1. Pioneer DJ will release next-generation all-in-one DJ gear – Now the company has got the CDJ-3000 released, which has a full-on computer inside it, Pioneer DJ will turn its hand to revitalising its best-selling standalone controller range. Expect to see new XDJ controllers with far more features, better touchscreens, and more power and speed, in 2021. The company could release updated media players, too
  2. Gigs will return slowly from April summer onwards – As the many vaccinations that have been rush-tested and released start to have an effect, so public life will open up again. It will be slow (not least because it seems 50% of people offered the vaccines will apparently refuse them), but it will happen. We expect smaller events to return first, with the huge festivals taking years rather than months to get back to anything like full speed
  3. Engine DJ software will start to appear in hardware other than Denon DJ’s – inMusic, the company that developed the Engine Prime software (for Mac and Windows) and Engine OS (the software embedded in the equipment) owns Denon DJ, whose hardware the standalone Engine system has so far featured in. But the company also owns Numark and Rane. We expect to see Engine OS-equipped hardware from at least one of these brands, most likely Numark, appearing this year, that also won’t need a laptop to function, but that will cost much less that the Denon DJ standalone kit
  4. Music streaming in DJ software and gear will improve – With the advent of 5G and the increased uptake of music streaming services by DJs, we’ll get closer to “critical mass” with this technology, helped by improvements to what you can do with it, how it works, and how much it costs. With TIDAL, Beatport LINK, Beatsource LINK, and SoundCloud already established as the “big four” DJ streaming services, we expect to see Serato in particular improve its implementation of these services, as well as overall a move towards easier local caching of files and recording of sets in general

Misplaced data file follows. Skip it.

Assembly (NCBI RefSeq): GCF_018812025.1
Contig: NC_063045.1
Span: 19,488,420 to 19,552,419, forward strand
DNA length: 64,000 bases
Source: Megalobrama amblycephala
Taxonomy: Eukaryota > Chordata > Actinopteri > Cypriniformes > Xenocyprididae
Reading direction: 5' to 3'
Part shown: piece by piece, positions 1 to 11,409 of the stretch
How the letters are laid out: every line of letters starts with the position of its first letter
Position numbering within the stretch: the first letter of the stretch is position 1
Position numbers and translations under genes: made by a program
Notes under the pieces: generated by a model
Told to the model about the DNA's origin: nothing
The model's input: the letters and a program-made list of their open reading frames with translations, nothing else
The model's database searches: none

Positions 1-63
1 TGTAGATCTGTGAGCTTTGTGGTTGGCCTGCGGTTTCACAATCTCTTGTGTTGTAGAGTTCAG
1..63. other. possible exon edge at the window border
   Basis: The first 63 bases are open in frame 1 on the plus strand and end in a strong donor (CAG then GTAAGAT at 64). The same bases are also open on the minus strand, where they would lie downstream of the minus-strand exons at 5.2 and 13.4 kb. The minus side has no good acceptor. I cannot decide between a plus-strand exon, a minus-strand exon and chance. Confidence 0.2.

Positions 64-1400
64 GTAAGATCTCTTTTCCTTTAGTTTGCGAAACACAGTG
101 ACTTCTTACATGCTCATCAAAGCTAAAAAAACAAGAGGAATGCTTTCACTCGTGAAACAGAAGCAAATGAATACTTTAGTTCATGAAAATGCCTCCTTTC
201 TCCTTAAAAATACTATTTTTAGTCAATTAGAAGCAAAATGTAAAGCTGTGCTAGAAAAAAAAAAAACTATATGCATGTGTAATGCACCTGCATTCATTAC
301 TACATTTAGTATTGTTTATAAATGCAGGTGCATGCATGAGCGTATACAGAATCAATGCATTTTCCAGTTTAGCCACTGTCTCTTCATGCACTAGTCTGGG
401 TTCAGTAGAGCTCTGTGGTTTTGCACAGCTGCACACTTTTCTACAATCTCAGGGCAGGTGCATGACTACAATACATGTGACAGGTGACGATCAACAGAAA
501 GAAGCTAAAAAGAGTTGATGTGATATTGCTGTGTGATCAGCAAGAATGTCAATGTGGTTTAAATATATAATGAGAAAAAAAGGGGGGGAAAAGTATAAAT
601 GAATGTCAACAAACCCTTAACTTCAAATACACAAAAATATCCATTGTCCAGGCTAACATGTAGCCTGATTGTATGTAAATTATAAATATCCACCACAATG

5. There will be more consolidation in the DJ industry – It’s already turning into a Pioneer DJ vs Denon DJ world as far as hardware goes (or more particularly, Pioneer DJ vs inMusic, the owner of Denon DJ, Numark, Rane, M-Audio, Akai Pro…). It’s also turning into a Serato vs Rekordbox world as far as software goes (those two brands represent around three-quarters of DJ software users, and growing). Some smaller DJ brands are looking vulnerable and after the economic turmoil of 2020, not all brands will make it to the end of 2021 in their current states
  6. It used to be drug testing at raves, now it will be COVID-19 testing – In the enlightened days of, ooh, an age ago, it was possible at some raves to get your drugs tested, to be more sure of what you were putting inside yourself. (It wasn’t to condone drug use, just to minimise harm, of course.) But now, we fully expect to see COVID-19 testing stations set up at large outdoor events, with people swabbed and temperature-checked before admission
  7. Livestreaming will bring sharply into focus what DJs actually do – For a couple of years now, YouTubers have perfected the viral-ready “look-at-what-I-can-do-in-10-minutes” style of DJ performance video. But with livestreaming DJ sets now a “thing”, all styles of DJing will take their place online too, including longer-form styles of DJ set of the types we are more used to hearing in clubs. Indeed, once clubs are open, we will see many more livestreams from those clubs – it’ll be like Boiler Room, but from thousands of venues worldwide, with a whole range of DJ skills, from programming to crowd control, on offer for viewers

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